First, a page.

What a friend we have in Jesus!
The scandal began the moment Jesus entered Jericho. Someone in the sycamore tree immediately caught His attention. Many knew this fellow, Zacchaeus, but few liked him. As a matter of a fact, most avoided the scrawny, little creep. After all, he was the local tax collector. That didn’t stop The Lord from reaching out to him. Jesus went out on a limb and called out to Mr. Pockets. That’s when people began to talk.
I suspect you may have questions about all this. Why did they talk? What did they say? Or perhaps you’re wondering if tax collectors really grow on trees. The first question that must be answered is: Why was Jesus in Jericho? It’s important to know that He was headed for Calvary.
“Behold, we are going up to Jerusalem,” said He to the twelve, “And all things that are written by the prophets concerning the Son of Man will be accomplished.” (Luke 18:31)
It was in Jerusalem where Jesus would meet His darkest hour. He would be delivered into the hands of His accusers. Those closest to Him would flee. Jesus would be whipped and beaten. Stakes would be driven through His hands and feet. Jesus knew what awaited Him in Jerusalem. And the road there led Him through Jericho.
Knowing what Jesus knew, certainly He could have benefitted from some encouragement. Reality was closing in quickly. Darkness was on the horizon. Torment was tapping on the door. That’s when people like you and me spend endless hours crying on our pillows or in our beer. Better yet, we need a shoulder to cry on. We need someone to assure us we’ll make it through. We need supporters to cheer us on.
They were there for Jesus at Jericho. The entire city surrounded Him, marveling at His presence and lifting their voices with praise. They gave Him a hero’s welcome. Jesus was the man of the hour! Why, He was the greatest thing to ever step foot in Jericho!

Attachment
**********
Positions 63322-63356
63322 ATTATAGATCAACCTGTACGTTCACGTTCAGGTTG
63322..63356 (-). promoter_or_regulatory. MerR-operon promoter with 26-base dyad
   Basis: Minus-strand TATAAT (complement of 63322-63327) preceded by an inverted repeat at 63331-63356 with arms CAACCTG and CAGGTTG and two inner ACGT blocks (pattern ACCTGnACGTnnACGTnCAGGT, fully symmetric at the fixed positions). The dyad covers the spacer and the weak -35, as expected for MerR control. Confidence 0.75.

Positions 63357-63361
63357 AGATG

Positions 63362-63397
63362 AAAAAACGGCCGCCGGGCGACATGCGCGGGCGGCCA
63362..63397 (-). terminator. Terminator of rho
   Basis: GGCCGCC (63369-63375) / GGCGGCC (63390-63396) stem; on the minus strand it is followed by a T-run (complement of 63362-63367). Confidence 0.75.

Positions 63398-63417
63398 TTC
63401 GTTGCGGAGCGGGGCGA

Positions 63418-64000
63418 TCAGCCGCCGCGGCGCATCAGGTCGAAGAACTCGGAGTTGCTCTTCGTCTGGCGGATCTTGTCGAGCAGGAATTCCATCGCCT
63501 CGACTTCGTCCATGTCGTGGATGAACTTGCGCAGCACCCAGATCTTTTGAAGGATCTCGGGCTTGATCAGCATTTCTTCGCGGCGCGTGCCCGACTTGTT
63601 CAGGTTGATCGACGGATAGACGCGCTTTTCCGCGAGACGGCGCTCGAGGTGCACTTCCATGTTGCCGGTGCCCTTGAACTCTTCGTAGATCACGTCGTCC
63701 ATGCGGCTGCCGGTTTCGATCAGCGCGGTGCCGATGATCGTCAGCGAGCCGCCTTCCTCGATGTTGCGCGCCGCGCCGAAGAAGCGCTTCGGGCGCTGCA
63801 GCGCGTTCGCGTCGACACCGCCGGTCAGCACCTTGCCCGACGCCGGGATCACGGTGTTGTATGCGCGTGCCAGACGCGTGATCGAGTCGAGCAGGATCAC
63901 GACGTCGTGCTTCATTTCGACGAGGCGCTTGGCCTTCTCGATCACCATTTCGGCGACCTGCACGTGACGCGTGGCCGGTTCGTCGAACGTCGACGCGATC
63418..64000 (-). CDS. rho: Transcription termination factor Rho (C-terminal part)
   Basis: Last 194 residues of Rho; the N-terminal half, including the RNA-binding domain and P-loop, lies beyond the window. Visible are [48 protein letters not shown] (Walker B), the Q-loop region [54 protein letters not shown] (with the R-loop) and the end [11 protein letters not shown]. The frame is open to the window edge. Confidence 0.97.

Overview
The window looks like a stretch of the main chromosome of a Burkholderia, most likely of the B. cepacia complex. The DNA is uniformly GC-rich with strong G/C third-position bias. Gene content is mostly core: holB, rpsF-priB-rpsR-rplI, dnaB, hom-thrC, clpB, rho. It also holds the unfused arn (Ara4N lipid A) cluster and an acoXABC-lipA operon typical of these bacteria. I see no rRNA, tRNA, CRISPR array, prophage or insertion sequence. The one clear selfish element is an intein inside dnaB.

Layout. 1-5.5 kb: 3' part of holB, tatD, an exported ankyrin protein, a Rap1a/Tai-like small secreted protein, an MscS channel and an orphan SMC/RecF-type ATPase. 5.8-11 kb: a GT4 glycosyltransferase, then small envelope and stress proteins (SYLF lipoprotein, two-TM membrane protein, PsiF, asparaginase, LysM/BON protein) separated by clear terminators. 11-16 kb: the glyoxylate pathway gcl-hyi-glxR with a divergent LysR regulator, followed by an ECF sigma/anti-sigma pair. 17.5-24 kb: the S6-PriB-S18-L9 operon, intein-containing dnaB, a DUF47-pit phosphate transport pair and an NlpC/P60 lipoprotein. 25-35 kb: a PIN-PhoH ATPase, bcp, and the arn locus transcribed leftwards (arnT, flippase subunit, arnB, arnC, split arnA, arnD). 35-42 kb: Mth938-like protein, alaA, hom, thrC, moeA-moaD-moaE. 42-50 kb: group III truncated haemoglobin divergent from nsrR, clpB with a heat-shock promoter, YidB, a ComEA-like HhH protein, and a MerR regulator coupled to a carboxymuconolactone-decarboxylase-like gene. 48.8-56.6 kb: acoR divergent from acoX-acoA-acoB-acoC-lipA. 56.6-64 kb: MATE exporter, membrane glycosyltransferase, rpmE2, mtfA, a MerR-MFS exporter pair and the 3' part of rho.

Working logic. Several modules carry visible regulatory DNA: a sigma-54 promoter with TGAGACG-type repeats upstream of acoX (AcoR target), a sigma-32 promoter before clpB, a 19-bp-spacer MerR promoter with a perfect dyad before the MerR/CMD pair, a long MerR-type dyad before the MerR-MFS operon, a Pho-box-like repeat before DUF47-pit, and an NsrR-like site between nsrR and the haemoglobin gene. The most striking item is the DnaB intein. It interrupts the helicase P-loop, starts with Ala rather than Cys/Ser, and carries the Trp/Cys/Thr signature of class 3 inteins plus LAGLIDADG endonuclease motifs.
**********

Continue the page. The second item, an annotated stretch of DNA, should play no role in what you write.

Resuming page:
Certainly Jesus was touched by all the fanfare. But, there was that wee man making like a squirrel in the tree. Of all people, he was the one who caught the Lord’s eye. Jesus called out to the runt. He invited Himself over for supper. Hand-in-hand, the two left together. Jesus chose a tax collector over the ticker-tape. It didn’t go over very well. There was talk – lots of it. Many complained, saying, “He has gone to be a guest with a man who is a sinner!” (Luke 19:7)
It was no secret; Zacchaeus was a sinner all right. Not only was he a tax collector, he was the chief tax collector. He may as well have been called “chief crook”. Zach was the king of greed. He made a living by lining his pockets with other people’s money. There probably wasn’t a soul in all of Jericho that hadn’t fell prey to that puny little swindler.
It’s easy to imagine how the crowd must have felt once Jesus left them for him! That’s when the praises stopped and the murmurings began. In an instant, everyone turned on Jesus. They resented Him for befriending a known sinner.
The accusation was true. Jesus not only dined with crooks, He allowed harlots to anoint His head and bathe His feet. For these reasons He was called “friend of sinners”. There’s no getting around it, He received all kinds of unsavory people. On one occasion, Jesus left a crowd to pursue a scabby brute who was riddled with all kinds of evil.
That’s just how Jesus was. He cared. He cared without discrimination or limitation. He cared for the lovable and the unlovable. One thing He didn’t care about, though, was how this made Him look. If people talked, so be it. As a good shepherd, He would forsake the ninety-nine for the one that went astray.
Jesus wasn’t on a mission to be popular. He was on a mission to save. And while there was talk behind Jesus’ back, there was also discussion in the home of Zacchaeus. Through this table-talk a soul had been won. Scripture assures that Zacchaeus received Jesus “joyfully” and repented of his sin.
Like Jesus, we need to keep our eyes out for those who are up a tree. What do we do should they refuse to come down? Dare we chop the tree down? Do we shake the branches and wait for that person to fall? That wouldn’t be the best idea. Simply point them to another tree – that old rugged one on Calvary. Then you can talk about the friend of sinners and how He went out on a limb to save the most unlikely and unlikable people.
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Wednesday Evening at 7:00
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Calvary Chapel of Austin Church
1601 Pecan St., Pflugerville, TX 78660